The 1945 General Strike and the Struggle for Nigeria: A Critical Review of Issues and Literature
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Author: Ahmed Aminu
The 1945 General Strike, the first of its kind in Nigeria, lasted for 44 days in the capital and 53 days in the regions. It was the first Pan – Nigerian anti-colonial struggle for national independence that was initiated, organised, and executed by workers, strongly supported by market women, widely publicised by the nationalist politicians, and internationalised by Africans in the Atlantics. It broadened the struggle for Nigeria’s independence from a mere Lagos (capital city) affair to a national affair, radicalised it from merely newspapers battle to workplace and street struggle, and transformed it from elitist business to a popular - ordinary peoples’ – business. The 1945 General Strike was indeed a “dramatic opening,” a “tremendous event,” a “watershed,” a “landmark” and an “outlet for the steam” of not only workers’ activism and militancy but also of the struggle for national independence. It was, indeed, the struggle that initiated the struggle for Nigeria by Nigerians. Yet, despite the historical significance of this strike, it has been totally ignored, if not erased, from the history of democratic struggles in Nigeria. The reason, partly, been in the fact that it has not received adequate scholarly attention. Even the studies that currently exist or touch on the strike focuses mainly on issues of personalities, participation, etc., at the expense of the historical context and social conditions that gave rise to, informed, and influenced the 1945 General Strike, the issues the workers and their unions raised, demands they put forward, the ideas they advanced, the sources of these ideas, the responses of the state and society to the workers’ struggles, and the significance of these struggles to the state, the economy and society. In this paper, intend to give a critically review existing literature on the 1945 General Strike, and, in so doing, re-examine the issues raised.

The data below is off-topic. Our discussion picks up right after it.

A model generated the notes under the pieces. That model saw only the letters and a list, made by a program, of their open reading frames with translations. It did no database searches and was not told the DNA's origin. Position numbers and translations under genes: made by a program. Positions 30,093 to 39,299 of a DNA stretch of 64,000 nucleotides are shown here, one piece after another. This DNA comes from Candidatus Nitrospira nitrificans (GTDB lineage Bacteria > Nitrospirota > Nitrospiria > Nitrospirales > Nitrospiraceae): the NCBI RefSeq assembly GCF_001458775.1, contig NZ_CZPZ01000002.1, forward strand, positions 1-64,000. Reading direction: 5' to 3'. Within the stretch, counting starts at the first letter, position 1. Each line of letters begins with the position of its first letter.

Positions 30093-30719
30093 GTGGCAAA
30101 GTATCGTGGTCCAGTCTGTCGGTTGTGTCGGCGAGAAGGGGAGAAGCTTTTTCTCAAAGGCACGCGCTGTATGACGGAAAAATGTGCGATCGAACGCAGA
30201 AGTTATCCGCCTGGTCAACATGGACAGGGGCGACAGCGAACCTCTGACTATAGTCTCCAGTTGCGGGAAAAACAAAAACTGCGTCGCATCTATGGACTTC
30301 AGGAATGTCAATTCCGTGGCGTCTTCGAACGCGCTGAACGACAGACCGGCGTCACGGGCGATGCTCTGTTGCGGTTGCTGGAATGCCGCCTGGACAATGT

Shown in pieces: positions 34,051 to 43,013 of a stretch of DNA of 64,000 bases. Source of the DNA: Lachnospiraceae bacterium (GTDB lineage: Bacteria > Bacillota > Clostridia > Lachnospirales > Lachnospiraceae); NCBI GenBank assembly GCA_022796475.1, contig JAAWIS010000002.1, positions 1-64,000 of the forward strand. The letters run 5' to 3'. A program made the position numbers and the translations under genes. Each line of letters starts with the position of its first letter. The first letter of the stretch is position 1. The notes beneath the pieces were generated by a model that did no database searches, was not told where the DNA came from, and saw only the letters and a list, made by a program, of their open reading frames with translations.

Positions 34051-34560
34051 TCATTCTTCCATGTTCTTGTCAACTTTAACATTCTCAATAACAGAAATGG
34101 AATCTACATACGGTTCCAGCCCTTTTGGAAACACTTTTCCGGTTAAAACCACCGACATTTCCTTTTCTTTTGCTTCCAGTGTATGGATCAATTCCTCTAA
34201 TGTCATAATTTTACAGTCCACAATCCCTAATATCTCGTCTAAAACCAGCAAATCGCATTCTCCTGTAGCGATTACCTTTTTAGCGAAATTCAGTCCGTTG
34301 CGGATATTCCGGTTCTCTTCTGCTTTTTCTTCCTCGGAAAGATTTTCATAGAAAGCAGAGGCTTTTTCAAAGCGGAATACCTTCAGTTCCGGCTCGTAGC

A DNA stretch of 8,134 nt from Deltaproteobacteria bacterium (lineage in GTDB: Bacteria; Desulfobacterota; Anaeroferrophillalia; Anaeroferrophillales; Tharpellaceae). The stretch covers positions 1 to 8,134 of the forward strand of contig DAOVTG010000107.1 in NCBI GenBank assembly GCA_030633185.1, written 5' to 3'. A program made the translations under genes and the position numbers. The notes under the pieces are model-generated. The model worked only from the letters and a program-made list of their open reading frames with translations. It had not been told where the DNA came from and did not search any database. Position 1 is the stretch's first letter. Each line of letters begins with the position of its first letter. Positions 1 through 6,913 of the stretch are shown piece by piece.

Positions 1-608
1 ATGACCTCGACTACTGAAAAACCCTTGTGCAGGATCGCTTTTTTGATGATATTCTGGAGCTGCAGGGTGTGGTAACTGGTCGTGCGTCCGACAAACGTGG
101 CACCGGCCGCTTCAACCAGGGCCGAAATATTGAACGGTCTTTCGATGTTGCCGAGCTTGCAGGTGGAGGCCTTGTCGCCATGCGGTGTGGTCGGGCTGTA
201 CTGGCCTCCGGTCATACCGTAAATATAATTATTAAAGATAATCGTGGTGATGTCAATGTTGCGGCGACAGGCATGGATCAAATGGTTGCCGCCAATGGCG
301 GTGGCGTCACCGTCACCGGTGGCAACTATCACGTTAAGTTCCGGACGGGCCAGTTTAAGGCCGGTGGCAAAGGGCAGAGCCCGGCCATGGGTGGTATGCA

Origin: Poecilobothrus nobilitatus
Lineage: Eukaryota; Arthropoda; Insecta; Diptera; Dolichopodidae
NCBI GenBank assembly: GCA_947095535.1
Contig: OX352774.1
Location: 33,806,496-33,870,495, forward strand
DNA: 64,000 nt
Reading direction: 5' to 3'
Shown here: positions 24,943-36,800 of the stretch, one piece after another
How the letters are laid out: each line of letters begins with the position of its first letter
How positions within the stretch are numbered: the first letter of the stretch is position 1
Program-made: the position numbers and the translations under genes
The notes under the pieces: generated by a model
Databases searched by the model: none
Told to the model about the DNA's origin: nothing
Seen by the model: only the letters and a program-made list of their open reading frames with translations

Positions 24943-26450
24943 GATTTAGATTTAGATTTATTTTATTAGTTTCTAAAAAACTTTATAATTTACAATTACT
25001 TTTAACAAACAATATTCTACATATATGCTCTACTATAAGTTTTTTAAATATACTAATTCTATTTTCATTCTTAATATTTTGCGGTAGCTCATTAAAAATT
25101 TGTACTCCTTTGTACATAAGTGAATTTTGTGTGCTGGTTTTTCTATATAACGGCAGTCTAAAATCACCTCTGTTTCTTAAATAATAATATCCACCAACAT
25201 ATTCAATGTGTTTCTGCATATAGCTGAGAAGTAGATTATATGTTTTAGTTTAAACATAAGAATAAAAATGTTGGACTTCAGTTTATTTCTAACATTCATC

Struggle, resistance and nationalism